The Montpelier estate was formed in 1723 when Ambrose Madison, President James Madison's grandfather, and his brother-in-law, Thomas Chew, were deeded 4,675 acres in the newly opened Piedmont of Virginia. To receive final title, he had three years to clear the land and build a house.
For more than 120 years – from 1723 until 1844 when Dolley Madison sold the property – the Madisons owned Montpelier. Montpelier was the lifelong home of James Madison, Father of the Constitution, architect of the Bill of Rights, and fourth president of the United States. It was here that he read, researched, and thought more deeply about our republican form of government than any other Founding Father.
Today Montpelier has nearly 2,700 acres of rolling pastures, lawns, gardens, and woods in the heart of Virginia's Blue Ridge Mountains. The estate began as a working plantation, home to three generations of Madisons, including tobacco fields, a farm complex, slave quarters, a blacksmith shop, barns — everything a working farm would have needed. The landscape changed over the years through a variety of owners, and the latest private owners, the duPonts, added a formal garden and ornamental trees, and various outbuildings, including farm houses, a laundry, a greenhouse, and a bowling alley.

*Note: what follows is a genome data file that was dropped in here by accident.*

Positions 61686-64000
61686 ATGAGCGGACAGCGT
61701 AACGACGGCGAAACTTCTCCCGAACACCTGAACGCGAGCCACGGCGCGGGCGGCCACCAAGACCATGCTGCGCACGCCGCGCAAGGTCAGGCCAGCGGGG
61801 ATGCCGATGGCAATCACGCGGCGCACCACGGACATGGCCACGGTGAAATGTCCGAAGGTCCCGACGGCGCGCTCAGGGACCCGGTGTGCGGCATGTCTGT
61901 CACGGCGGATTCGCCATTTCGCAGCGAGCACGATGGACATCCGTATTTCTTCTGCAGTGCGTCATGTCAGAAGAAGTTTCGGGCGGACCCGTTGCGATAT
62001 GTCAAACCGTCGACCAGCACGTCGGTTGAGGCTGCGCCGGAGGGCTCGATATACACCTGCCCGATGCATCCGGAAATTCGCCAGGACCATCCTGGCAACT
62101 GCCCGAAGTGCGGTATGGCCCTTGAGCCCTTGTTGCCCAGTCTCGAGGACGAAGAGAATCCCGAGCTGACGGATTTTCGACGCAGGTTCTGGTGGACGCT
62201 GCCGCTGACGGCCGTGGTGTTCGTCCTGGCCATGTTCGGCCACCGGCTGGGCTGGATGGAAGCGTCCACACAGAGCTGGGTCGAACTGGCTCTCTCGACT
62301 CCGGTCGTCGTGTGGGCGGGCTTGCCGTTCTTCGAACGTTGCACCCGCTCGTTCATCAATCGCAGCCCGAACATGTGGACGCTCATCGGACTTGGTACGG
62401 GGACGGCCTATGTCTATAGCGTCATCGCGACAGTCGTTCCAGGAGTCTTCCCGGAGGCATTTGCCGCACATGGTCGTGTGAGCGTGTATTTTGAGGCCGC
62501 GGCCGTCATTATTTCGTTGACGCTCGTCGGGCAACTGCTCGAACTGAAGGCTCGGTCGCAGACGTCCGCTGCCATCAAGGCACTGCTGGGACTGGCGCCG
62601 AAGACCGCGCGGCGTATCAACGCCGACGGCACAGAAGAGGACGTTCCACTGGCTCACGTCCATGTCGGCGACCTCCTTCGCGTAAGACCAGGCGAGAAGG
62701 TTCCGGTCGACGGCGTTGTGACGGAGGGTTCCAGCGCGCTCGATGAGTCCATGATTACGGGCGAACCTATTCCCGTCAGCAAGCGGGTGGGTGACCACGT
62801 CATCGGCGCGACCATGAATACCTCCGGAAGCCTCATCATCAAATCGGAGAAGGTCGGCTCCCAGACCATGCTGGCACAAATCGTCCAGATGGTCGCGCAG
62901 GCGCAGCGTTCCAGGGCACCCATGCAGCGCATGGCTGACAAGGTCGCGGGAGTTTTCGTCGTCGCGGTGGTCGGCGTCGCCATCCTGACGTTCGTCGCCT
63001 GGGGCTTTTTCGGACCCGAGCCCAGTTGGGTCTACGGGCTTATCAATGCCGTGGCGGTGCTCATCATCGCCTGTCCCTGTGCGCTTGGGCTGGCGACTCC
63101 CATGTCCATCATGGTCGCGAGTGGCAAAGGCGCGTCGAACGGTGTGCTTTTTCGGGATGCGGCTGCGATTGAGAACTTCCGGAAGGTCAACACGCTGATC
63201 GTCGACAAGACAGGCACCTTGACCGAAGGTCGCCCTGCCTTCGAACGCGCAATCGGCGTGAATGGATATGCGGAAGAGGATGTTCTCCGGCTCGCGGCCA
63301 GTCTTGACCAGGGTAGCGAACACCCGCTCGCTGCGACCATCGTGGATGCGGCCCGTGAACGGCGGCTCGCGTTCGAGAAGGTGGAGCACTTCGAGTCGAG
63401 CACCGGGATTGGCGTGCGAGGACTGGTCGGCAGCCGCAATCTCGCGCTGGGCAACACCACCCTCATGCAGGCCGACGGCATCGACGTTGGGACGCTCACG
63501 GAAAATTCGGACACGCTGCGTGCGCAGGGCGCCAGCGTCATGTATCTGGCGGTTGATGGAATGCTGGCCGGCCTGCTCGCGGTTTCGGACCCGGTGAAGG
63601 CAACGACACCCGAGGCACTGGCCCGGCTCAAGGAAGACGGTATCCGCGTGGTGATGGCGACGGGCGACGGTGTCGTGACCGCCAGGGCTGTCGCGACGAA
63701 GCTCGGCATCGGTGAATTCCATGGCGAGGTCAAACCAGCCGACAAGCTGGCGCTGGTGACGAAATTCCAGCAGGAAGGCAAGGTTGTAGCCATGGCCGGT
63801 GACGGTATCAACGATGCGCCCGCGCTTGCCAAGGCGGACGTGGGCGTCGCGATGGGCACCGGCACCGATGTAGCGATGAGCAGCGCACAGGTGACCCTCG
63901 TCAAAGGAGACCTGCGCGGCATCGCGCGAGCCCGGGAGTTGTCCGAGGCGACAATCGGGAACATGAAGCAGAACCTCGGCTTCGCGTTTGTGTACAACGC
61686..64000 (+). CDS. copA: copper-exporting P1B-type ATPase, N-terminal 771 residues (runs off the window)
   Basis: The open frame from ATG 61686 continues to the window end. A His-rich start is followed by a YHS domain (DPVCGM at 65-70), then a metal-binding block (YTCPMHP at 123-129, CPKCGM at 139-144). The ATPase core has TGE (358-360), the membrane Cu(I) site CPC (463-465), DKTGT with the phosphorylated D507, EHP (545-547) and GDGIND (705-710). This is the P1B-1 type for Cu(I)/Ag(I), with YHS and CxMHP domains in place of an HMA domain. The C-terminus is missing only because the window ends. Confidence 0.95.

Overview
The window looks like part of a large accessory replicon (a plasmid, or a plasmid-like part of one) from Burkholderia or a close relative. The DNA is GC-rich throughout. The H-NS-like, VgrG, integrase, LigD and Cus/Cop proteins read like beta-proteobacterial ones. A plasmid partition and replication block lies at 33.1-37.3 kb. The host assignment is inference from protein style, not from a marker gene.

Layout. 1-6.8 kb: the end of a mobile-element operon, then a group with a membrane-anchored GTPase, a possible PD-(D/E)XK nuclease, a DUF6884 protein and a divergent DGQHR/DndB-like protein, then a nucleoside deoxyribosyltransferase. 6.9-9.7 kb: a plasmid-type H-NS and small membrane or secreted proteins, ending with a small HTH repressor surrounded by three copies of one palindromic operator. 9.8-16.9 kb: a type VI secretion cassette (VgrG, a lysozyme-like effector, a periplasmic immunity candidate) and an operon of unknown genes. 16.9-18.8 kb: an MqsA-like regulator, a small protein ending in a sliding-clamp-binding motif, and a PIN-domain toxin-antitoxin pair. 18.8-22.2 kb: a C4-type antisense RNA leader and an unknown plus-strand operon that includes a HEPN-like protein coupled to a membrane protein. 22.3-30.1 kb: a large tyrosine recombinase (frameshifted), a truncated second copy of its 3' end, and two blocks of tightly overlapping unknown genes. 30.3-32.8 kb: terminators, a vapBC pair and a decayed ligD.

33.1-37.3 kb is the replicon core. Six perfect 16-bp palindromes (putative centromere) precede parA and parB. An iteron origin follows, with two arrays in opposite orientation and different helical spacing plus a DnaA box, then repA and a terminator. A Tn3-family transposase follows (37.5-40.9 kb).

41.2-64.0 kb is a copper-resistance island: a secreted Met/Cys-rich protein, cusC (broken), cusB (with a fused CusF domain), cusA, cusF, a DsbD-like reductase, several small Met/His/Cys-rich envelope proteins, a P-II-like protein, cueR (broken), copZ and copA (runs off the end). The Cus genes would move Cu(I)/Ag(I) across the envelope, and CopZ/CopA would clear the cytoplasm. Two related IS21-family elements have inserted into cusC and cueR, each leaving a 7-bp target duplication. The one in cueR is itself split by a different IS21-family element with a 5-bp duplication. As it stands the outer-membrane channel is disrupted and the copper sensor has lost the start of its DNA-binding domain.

Today, visitors can stand in the Temple where James Madison contemplated the republic, view the site of the original Madison home, stroll the Annie duPont Formal Garden, hike the old-growth James Madison Landmark Forest, or walk to the Civil War trail—all within Montpelier grounds.